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Peculiarities of the Document
The document that is taken as a basis of a research paper is a government publication called “Zimbabwe Sanctions Program,” and it describes the key aspects of the US sanctions about the country in the south of Africa (Office of Foreign Assets Control 1). The work provides information on how precisely specific constraints affect the development of the state and describes the impact of sanctions on Zimbabwe (Office of Foreign Assets Control 1). As a confirmation, some statistical information and references to other authors’ works are used. Information is submitted in a scientific form, the language of this official document is formal. The structure of the work corresponds to the standard scheme for constructing a government paper where there is an introduction, an overview of specific ideas, licenses, and references. The title of the work, stated in the title, is fully disclosed.
Arguments about Specific Issues
Arguments in favor of the information described in the research paper can be found in other authors’ works. For instance, Johnson and Dickinson cite similar data in their article that deals with the US influence on the development of South Africa during the Cold War (355). They confirm that Western politicians played a rather important role in shaping the economy and politics of the region described. Also, Barry and Kleinberg emphasize the US impact on the development of third-party states, including African regions, and draw attention to the general trend that characterized the period from 1966 to 2000 (881). The original document draws readers’ attention to political instruments that guided American politicians (Office of Foreign Assets Control 2). Similar data are also described in the paper by Cranmer et al.; the authors also refer to the structural determinants of the sanctions process and define the mechanisms that are involved in this network (5). All additional sources are also peer-reviewed scientific articles.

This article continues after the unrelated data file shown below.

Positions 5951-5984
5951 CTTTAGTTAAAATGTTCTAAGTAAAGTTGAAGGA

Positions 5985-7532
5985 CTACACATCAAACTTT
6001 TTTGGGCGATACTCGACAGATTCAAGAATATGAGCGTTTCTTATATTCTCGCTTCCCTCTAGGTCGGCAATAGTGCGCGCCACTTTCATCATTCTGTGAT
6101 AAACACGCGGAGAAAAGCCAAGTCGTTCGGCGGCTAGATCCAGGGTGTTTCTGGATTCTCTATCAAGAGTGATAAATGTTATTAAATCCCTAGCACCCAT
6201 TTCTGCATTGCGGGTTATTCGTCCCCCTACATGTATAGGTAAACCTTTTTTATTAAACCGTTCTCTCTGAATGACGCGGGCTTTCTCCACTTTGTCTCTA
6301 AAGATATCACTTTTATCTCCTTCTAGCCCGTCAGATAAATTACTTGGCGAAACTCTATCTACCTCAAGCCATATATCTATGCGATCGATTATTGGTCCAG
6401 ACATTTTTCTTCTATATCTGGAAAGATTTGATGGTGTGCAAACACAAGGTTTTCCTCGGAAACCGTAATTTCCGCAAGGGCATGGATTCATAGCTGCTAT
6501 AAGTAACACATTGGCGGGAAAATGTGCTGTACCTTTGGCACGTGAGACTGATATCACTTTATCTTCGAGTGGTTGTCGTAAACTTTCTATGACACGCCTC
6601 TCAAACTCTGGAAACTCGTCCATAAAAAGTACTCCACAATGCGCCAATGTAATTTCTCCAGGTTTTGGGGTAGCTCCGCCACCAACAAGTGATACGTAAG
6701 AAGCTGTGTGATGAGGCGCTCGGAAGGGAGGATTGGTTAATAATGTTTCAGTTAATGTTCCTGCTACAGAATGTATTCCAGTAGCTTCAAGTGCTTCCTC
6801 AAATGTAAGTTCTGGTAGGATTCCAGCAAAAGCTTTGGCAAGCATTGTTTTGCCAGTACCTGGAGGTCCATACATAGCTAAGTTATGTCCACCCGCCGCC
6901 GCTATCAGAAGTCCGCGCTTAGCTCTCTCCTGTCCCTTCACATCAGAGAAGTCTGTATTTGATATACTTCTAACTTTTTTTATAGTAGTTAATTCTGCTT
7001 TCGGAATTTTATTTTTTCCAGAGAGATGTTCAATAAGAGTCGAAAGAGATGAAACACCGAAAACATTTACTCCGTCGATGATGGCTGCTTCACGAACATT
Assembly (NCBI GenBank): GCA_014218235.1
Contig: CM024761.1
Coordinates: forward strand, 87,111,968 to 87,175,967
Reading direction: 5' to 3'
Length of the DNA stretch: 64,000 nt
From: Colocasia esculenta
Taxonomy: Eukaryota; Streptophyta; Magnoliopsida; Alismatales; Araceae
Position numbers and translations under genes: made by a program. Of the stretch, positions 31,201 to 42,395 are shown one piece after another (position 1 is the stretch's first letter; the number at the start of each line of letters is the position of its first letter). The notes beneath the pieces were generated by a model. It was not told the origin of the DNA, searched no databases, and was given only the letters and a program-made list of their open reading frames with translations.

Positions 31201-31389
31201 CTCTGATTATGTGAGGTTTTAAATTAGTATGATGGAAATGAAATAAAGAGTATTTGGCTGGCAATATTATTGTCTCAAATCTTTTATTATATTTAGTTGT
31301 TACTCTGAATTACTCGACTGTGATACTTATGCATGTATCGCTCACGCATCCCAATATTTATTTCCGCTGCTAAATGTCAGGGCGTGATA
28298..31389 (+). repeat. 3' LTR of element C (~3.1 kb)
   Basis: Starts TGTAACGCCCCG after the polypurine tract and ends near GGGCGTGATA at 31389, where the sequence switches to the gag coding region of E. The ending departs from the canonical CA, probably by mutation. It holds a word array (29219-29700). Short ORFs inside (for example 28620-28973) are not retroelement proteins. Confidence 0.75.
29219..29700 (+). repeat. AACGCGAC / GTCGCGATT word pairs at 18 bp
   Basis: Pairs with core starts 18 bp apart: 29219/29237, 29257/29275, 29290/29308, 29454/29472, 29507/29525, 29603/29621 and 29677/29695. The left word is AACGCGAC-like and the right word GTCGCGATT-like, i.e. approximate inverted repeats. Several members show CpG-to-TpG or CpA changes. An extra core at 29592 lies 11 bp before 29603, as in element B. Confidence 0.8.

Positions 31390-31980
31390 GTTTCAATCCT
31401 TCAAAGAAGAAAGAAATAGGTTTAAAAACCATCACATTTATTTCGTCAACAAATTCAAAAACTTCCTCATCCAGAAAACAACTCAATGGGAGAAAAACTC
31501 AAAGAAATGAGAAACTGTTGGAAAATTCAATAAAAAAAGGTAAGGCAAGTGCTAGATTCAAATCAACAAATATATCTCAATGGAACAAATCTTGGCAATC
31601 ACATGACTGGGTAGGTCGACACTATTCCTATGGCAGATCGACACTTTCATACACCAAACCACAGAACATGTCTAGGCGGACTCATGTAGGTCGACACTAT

Context of Writing the Articles
All the additional resources used are written approximately at the same time as the primary one. Nevertheless, some articles cover different periods. For example, Barry and Kleinberg describe events from 1966 to 2000 (881). Almost the same time frame is used in the work of Lektzian and Biglaiser who consider the period from 1969 to 2000 as the time of American influence (65). A later time frame as described in the article by Neuenkirch and Neumeier; the authors take the period from 1976 to 2012 as a basis and provide detailed statistical data that describe the impact of the US on different countries’ GDP, including South African region, in the context of economic sanctions (110). Thus, additional sources have different time frames, and it affects the information presented in them.
Evidence-Based Information Given in the Articles
The information presented in the primary article is entirely justified and evidence-based. For example, the impact of the US government on economy and policies developed under the influence of sanctions is disclosed, and statistical information concerning the duration of these measures is provided (Office of Foreign Assets Control 3). Moreover, the document gives some acute data according to which all the data are performed. A concrete example from this source, which can be used as evidence of its relevance in the study, is the data regarding all the penalties that are imposed on the government of Zimbabwe. Therefore, the document taken as a basis for the study contains well-reasoned and evidential arguments that entirely convey the declared topic and can be considered a reliable source of information in the context of the theme under research.
Barry, Colin M., and Katja B. Kleinberg. “Profiting from Sanctions: Economic Coercion and US Foreign Direct Investment in Third-Party States.” International Organization, vol. 69, no. 4, 2015, pp. 881-912.
Cranmer, Skyler J., Tobias Heinrich, and Bruce A. Desmarais. “Reciprocity and the Structural Determinants of the International Sanctions Network.” Social Networks, vol. 36, no. 1, 2014, pp. 5-22.
Johnson, Vernon D., and Eliot Dickinson. “International Norms and the End of Apartheid in South Africa.” Safundi, vol. 16, no. 4, 2015, pp. 355-377.
Lektzian, David, and Glen Biglaiser. “Investment, Opportunity, and Risk: Do US Sanctions Deter or Encourage Global Investment?” International Studies Quarterly, vol. 57, no. 1, 2013, pp. 65-78.
Neuenkirch, Matthias, and Florian Neumeier. “The Impact of UN and US Economic Sanctions on GDP Growth.” European Journal of Political Economy, vol. 40, no. 1, 2015, pp. 110-125.
Office of Foreign Assets Control. Zimbabwe Sanctions Program. U.S. Department of the Treasury, 2017.